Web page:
We played with my usual one page of modifications to BP, which is all I feel it needs to cover the mid 17th century.  'Pike and Shotte' are wholly unsatisfactory, and this modification at least ensures we all know the rules we are using.

Lastly, going waaaay back, here are a couple of shots of my display game at Pudsey Recon.

 We played Dragon Rampant, using my Kobolds and Giants in a couple of epic struggles.  Honours ended even on the day with both me and Gav winning a game; or alternately as a whitewash, with the Giants winning both games.

The snow/frost effect is nothing more than Bicarbonate of Soda, which worked quite well as a quickie effect.

That's all for now...


Sunday, July 15, 2018

Mantic Terrain Crate

What feels like an eternity ago I put in on a Kickstarter for Mantic Miniatures, based on plastic terrain pieces.  Well, they finally arrived.  And they are, pretty good.

As you can see, its a big box, packed with bits

Here is just a selection, with Stan for scale (28mm)
 There are probably more than 80 pieces in the set, including a dozen wall sections, six fence sections, three each of the tens, a horse and cart, supplies and battlefield detritus.

It is a fairly firm polymer plastic, much like modern board game miniatures tend to be made from.  Some pieces arrived warped out the mould, but treatment with boiling water, then dipped into iced water works well to allow for straightening.  The parts naturally want to return to the shape of the mould.

I managed to get paint on some of the simplest pieces this week.  I think they work pretty well.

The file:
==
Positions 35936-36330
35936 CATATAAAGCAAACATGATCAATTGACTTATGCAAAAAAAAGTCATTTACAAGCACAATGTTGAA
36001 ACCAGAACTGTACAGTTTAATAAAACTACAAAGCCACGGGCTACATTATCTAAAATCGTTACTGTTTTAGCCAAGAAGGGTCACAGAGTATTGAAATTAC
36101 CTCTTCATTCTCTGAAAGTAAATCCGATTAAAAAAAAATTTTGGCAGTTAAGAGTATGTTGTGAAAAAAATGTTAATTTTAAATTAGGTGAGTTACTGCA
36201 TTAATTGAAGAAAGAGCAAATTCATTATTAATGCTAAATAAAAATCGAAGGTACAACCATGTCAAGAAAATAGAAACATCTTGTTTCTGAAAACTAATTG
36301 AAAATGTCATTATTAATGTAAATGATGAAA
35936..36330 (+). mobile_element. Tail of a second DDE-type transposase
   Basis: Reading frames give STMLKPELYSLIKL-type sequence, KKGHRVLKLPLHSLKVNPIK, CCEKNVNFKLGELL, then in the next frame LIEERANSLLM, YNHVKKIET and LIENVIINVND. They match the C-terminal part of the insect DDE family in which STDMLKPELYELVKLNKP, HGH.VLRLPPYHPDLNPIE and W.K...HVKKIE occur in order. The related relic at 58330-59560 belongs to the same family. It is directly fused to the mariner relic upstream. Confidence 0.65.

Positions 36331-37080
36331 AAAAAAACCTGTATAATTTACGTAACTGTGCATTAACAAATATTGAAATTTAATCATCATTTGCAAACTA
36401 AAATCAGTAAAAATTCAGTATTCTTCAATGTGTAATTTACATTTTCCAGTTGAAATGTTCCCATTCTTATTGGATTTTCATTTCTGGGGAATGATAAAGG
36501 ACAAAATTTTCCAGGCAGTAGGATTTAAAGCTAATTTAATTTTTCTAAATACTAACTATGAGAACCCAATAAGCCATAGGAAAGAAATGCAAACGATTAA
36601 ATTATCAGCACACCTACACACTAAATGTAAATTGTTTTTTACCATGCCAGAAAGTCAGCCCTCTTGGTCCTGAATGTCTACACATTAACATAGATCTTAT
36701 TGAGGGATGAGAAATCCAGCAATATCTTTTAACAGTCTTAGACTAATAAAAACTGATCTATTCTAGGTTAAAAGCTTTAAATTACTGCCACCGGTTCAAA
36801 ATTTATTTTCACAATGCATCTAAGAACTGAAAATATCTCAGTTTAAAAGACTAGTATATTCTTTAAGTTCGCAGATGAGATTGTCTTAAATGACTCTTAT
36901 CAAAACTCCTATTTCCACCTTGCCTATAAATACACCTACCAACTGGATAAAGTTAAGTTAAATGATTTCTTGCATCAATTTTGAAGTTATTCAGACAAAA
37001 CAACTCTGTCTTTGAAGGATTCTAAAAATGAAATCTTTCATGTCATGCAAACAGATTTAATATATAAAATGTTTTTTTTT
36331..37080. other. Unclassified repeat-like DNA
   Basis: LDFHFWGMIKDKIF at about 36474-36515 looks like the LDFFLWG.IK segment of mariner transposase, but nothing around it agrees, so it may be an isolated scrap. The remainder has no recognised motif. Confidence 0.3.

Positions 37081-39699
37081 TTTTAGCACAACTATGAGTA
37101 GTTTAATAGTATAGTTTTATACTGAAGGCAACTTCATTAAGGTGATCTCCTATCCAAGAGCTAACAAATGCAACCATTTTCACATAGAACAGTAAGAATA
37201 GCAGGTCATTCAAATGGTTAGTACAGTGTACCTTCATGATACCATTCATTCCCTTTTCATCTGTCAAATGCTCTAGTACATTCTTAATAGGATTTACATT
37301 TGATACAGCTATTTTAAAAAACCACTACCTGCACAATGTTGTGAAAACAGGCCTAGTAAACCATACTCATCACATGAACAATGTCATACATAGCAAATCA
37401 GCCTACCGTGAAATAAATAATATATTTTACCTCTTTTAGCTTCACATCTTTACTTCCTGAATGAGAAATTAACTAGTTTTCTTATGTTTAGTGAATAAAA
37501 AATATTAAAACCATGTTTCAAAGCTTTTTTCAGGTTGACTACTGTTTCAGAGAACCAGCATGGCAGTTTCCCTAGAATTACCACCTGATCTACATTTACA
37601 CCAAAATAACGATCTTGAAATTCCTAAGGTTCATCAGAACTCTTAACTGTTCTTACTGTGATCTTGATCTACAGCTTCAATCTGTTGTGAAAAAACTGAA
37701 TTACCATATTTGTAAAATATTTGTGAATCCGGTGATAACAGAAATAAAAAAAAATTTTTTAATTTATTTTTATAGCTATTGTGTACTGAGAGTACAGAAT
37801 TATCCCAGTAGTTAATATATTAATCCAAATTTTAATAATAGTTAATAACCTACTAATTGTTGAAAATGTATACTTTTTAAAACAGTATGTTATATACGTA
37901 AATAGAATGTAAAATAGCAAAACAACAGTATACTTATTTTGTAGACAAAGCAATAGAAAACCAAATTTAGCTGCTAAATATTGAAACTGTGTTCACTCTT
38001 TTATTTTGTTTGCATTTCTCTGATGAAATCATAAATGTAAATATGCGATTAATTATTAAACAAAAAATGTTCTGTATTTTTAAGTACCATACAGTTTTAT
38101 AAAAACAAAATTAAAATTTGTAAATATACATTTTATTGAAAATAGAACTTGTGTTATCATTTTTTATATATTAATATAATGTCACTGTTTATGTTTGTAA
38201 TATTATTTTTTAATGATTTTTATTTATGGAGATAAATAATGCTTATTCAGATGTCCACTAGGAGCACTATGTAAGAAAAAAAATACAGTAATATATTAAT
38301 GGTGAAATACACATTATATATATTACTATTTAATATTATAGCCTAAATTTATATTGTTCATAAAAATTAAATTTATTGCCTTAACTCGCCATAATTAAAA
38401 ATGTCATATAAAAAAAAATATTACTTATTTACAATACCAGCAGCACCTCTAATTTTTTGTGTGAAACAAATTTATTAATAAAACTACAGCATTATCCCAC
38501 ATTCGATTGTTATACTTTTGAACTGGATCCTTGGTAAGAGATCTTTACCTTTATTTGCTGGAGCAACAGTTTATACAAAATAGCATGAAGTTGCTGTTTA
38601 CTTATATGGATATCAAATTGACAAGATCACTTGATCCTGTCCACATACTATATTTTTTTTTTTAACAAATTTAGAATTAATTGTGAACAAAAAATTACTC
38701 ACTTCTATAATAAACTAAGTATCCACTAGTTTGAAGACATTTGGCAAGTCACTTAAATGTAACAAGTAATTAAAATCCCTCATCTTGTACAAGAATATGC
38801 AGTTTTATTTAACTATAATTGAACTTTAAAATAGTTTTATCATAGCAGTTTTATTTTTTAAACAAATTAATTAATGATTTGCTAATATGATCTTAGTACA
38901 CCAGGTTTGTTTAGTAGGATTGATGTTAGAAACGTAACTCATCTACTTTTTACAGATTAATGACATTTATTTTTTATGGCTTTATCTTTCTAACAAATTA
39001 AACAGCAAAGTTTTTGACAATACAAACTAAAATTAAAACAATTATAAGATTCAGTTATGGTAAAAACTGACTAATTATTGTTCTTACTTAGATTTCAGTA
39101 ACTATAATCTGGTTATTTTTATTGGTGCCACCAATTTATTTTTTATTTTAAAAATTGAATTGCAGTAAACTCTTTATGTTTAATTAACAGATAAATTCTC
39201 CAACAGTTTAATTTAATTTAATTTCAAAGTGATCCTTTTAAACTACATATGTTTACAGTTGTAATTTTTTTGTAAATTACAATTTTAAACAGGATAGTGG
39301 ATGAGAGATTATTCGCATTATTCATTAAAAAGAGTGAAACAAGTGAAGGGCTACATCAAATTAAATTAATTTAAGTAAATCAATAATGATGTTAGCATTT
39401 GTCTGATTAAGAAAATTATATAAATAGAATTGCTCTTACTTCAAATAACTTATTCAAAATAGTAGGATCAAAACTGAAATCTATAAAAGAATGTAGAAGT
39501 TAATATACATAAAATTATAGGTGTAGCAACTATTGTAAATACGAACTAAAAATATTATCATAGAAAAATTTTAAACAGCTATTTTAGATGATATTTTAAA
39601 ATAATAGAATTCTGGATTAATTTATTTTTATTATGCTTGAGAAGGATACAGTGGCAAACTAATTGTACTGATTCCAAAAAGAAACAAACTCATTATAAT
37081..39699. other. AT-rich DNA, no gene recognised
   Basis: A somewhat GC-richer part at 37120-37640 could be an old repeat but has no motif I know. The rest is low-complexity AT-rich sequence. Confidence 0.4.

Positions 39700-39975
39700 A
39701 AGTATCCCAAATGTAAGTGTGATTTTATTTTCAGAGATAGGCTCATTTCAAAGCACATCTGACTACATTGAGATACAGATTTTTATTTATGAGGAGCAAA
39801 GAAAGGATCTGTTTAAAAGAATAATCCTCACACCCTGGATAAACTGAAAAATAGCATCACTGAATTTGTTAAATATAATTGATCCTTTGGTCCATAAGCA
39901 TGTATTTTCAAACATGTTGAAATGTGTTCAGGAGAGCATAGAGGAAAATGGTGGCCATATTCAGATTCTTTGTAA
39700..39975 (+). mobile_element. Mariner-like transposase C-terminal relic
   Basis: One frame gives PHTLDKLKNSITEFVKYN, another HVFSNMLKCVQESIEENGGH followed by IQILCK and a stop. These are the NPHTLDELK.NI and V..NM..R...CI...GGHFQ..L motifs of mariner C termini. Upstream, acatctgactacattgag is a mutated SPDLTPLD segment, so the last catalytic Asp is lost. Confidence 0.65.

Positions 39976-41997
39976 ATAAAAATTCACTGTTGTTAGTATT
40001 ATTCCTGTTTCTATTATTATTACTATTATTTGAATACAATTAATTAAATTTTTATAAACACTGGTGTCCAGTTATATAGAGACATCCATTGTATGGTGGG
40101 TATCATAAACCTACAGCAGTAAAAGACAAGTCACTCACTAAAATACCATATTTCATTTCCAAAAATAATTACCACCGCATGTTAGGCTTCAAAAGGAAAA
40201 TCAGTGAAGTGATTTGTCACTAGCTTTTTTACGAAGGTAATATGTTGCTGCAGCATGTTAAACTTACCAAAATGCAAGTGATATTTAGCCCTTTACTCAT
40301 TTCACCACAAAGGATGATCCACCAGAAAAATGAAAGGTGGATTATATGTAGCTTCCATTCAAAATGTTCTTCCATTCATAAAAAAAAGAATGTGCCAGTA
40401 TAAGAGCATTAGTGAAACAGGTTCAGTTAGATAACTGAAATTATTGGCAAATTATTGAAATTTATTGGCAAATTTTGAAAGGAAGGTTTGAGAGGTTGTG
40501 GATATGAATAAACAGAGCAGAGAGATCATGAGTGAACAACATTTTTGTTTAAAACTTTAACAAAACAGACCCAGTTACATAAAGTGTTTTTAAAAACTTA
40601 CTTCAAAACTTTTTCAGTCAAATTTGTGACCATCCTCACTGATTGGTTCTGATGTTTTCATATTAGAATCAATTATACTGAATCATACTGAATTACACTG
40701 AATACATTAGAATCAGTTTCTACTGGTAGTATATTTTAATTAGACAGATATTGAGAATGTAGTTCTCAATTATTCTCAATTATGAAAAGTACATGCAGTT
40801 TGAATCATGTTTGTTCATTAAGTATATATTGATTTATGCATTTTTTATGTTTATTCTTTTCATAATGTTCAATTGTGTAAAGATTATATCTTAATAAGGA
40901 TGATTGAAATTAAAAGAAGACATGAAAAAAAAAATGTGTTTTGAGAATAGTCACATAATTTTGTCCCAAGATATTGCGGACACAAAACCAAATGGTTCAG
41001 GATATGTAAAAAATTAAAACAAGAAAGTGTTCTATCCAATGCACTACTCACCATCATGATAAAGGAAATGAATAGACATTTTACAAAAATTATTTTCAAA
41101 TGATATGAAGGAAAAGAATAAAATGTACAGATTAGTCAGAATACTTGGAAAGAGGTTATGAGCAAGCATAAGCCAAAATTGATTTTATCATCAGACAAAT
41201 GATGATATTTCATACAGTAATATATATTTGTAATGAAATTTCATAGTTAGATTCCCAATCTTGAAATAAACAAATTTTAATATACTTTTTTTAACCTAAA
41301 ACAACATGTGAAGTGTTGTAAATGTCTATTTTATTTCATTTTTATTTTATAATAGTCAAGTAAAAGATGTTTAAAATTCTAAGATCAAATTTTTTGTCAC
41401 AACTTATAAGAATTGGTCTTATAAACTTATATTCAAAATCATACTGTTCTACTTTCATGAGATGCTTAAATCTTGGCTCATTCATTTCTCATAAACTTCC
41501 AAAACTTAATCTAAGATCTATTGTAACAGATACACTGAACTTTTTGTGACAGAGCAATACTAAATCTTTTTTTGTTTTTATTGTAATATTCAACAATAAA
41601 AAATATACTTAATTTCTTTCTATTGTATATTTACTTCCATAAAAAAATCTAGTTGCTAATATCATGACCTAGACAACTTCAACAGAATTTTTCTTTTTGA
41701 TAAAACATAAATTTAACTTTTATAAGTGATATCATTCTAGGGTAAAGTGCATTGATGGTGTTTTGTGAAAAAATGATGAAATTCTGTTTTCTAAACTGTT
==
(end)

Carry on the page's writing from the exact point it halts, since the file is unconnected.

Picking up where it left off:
Stan for scale again

Nice details on the gate
This boxed set cot me about £45, the individual sections of which are beginning to appear on their website priced from £8 and up, however all told the Kickstarter crate is probably worth about £80-100; so I'm happy I got one how I did.


Tuesday, July 10, 2018

Ojibwa Indians - The War of 1812

So I promised something Napoleonic that was a little different, and here it is.

 The Ojibwa were one of the tribal nations of the lower Great Lakes, part of Tecumseh's coalition of disparate tribes fighting for the British against America, ostensibly on the promise of an independent nation in the event of victory.

These represent the first of three batches, to eventually create a force of 24 men, I may add a chieftain if I can find a suitable model.  These are the former Wargames Factory Woodland Indians, now available via Warlord Games.  Superb looking models, though the posing is as fixed as it is dynamic, if that makes sense...

The painting technique is my usual style, but the warpaint was applied as a thin glaze and then highlighted again, over he finished flesh tones.  This seemed to work well enough.


Wednesday, July 04, 2018

Valencia Militia

More Napoleonics, this time my 4th Spanish Infantry Regiment, though hardly first line troops.  Of course this seldom was a concern to the Spanish until the army turned tail and ran...

 These are more of the delicately proportioned, crisp, Eagle Miniatures range.  A decent match for Perrys, but a little slight next to my Front Rank models.

Valencia militia are described as favouring golden yellow facings, and sky blue coats were a common issue from British stores, so this otherwise hypothetical uniform is founded on likely regimental outfits.  Indeed a search for contemporary images will represent many a Spanish soldier of the 1808-14 period deported as such.

A good quick job.


Sunday, July 01, 2018

2e Régiment de Grenadiers-à-Pied de la Garde Impériale

So whilst I've not been blogging so much, I have been painting a bit more; despite an ongoing indulgence in video gaming, most notably War Thunder over the past six months.

Anyway, the next Napoleonic unit to make an appearance is the 2eme Gaurd.  Unlike my other units, these never appeared in the Peninsular, but they can serve as the 2nd battalion of my principal guard regiment, so it's not a problem.


More soon, including something a bit more unusual...